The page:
The method according to the invention has the advantage that, through the strength and, if appropriate, also the direction of the pulses which act on the crystal surface, a force is exerted through whose action the number and direction ofmicrocracks is influenced. The number and alignment of the cracks along the grain boundaries of the material dictates the shape and size of the newly produced fragments.
However, a further advantage of the method according to the invention is that fragments still lying in the area of effect of the pulse generator do not have their size further reduced by subsequent pulses, so that continued comminution hasessentially no effect in this method. The erosion of the ingot support which results from the percussive effect and causes contamination, can be greatly reduced through the geometrical arrangement of the transducers.
It is in this case particularly preferable to have an arrangement in which each pair of transducers are at an angle of 180.degree. to each other with the semiconductor material preferably lying mid-way between the transducers.
It has surprisingly been found that the method according to the invention also causes cleaning of the surface of the semiconductor material if this surface is contaminated with more than 2 ppb of metal.
The present invention therefore also relates to the use of the method according to the invention for the cleaning of semiconductor material.
When the method according to the invention is being carried out, cavitation bubbles are created in the liquid medium as a consequence of the shock waves and bring about a cleaning effect on the surface of the semiconductor material. In addition,oxidizing compounds which are customarily used to clean semiconductor materials are formed in the cavitation bubbles. The liquid in which the method is being carried out will thus contain, depending on the way in which the method is carried out, forexample nitrate, nitrite, OH radicals and H.sub.2 O.sub.2. The total concentration of these compounds is in the .mu.mol/l to mmol/l range. However, the oxidizing compounds occur in the cavitation bubbles in very high local concentrations, which are inthe mol/l range. This is because the compounds are firstly restricted to the cavitation bubbles, that is to say are created there and to some extent also broken down further there. In the method according to the invention, a cleaning effect thus occursnot only through the implosion of the cavitation bubbles on the surface of the semiconductor material. But the cleaning effect also occurs through the cleaning action of the oxidizing compounds which act in high local concentrations on the surface whenthe gas bubbles break up on the surface of the semiconductor material.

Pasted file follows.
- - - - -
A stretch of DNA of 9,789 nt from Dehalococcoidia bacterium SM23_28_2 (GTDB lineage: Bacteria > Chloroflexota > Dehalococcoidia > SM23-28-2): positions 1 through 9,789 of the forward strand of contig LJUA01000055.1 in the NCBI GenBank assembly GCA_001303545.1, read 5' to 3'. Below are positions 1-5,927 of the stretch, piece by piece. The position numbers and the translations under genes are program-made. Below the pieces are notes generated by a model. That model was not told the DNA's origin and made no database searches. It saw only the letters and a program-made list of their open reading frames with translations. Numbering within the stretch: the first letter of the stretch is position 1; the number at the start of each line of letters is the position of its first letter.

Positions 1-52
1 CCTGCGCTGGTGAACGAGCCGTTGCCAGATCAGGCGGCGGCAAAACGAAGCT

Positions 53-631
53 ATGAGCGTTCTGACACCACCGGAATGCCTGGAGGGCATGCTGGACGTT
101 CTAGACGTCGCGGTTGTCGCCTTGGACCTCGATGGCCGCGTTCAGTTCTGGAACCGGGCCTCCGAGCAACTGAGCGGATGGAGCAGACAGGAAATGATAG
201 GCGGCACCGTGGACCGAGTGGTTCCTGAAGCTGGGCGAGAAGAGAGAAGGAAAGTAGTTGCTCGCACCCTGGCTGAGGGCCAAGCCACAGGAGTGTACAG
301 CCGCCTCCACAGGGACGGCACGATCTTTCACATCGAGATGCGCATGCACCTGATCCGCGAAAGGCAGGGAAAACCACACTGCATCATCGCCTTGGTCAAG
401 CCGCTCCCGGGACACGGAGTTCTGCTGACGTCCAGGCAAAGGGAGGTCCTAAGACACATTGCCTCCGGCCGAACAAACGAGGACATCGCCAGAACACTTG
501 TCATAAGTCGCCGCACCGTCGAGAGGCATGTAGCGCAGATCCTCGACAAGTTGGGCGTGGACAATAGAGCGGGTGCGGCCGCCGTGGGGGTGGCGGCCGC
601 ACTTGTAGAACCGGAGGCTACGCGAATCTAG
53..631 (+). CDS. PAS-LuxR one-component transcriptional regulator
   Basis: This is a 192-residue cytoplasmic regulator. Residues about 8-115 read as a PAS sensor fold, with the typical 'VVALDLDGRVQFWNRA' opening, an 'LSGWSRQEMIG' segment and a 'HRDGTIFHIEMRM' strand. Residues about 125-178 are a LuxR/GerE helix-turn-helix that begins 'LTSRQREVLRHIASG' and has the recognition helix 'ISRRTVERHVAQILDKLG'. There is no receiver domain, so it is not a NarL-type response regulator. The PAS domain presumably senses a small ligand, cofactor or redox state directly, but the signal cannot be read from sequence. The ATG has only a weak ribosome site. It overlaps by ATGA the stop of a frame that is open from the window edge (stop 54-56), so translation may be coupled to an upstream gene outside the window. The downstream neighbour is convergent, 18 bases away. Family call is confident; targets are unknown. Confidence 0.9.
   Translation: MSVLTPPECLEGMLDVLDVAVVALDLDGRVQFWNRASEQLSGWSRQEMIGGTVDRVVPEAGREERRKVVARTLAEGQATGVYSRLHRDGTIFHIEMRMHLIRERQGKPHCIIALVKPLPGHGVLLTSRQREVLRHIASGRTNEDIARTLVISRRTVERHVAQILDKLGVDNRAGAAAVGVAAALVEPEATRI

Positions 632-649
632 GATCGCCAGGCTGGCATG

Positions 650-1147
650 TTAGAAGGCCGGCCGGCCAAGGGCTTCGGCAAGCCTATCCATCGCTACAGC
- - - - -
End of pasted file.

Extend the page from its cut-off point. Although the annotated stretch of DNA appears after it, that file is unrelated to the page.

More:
The method according to the invention is suitable for the processing of solid, large-volume bodies of semiconductor material, preferably made up of monocrystalline or polycrystalline silicon. The semiconductor material most preferable ispolycrystalline silicon.